How to be a Great Engineer Coursera!

3 February 2015

As an engineering manager, I’m often asked by colleagues and interview candidates “What does my career progression look like as an engineer at Coursera?” Though developing as a people manager is appealing for some, I find that most are interested in hearing about how they can grow as an individual contributor.

All engineers at Coursera share the same title: “Software Engineer”. You may think this would result in an ambiguous career progression, but we actually prefer this model to a rigid hierarchy for the following reasons.

  • We’re a small, tight-knit engineering organization within a startup and we’re laser-focused on working together to achieve our mission of providing universal access to the world’s best education. Everyone is encouraged to contribute to their fullest potential without being held back by artificial organizational structures, titles and roles.
  • Our culture embodies humility. Great engineers are recognized for their contributions, leadership and attitude, not their title.
  • Everyone is a leader. Our culture is very open and inclusive; some of the best ideas we’ve heard come from new college graduates or from our interns. We’re eager to help everyone in our organization grow into technical leaders.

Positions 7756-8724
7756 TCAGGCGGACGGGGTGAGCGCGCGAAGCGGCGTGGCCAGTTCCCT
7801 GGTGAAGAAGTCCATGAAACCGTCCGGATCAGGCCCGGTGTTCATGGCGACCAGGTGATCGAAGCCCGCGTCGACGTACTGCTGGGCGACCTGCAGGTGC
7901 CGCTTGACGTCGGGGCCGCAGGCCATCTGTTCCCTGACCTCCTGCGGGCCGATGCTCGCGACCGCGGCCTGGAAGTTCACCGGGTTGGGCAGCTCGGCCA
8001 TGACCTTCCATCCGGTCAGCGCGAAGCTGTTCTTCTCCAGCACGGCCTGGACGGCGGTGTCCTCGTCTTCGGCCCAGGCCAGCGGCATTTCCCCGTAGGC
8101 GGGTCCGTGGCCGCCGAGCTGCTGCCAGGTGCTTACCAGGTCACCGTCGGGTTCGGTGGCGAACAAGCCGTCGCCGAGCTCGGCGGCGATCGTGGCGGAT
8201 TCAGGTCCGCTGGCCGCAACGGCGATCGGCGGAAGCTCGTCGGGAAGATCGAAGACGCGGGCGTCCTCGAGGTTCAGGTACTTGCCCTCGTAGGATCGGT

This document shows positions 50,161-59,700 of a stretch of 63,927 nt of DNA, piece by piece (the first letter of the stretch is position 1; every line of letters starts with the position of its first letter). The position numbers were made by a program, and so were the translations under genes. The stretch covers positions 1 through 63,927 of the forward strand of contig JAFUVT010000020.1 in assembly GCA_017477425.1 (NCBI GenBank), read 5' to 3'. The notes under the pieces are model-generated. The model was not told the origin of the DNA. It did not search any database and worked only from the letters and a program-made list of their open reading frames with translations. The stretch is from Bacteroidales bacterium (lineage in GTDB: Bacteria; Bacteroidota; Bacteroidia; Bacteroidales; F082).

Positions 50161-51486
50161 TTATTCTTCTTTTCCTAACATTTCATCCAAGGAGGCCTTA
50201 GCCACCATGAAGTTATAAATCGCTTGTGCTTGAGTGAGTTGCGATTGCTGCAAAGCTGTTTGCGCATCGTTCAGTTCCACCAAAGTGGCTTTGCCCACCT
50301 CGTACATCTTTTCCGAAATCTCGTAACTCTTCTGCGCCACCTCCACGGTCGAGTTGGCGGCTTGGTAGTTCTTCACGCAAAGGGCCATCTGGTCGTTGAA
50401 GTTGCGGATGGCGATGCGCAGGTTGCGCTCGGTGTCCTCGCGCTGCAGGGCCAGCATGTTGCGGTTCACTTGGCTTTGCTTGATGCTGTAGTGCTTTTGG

As technologists, we are continuously striving to improve our craft, and at Coursera, we want to help our engineers improve continuously. We hope working at Coursera is a transformative experience for our engineers and, in the same way, we hope our engineers transform company’s trajectory.1

To guide our engineering teams, we’ve put together a list of qualities that we think are embodied by great, high-performing engineers. These are qualities that we’ve admired in our colleagues at Coursera, as well as in colleagues and cultures at other Silicon Valley tech companies such as LinkedIn, Google and Facebook. We’re sharing our own list in the hopes that it will inspire other engineering teams to think about the qualities they value, and how to build a culture that nurtures and rewards outstanding talent.

Without further ado…

How to be a Great Engineer at Coursera

xkcd goto comic2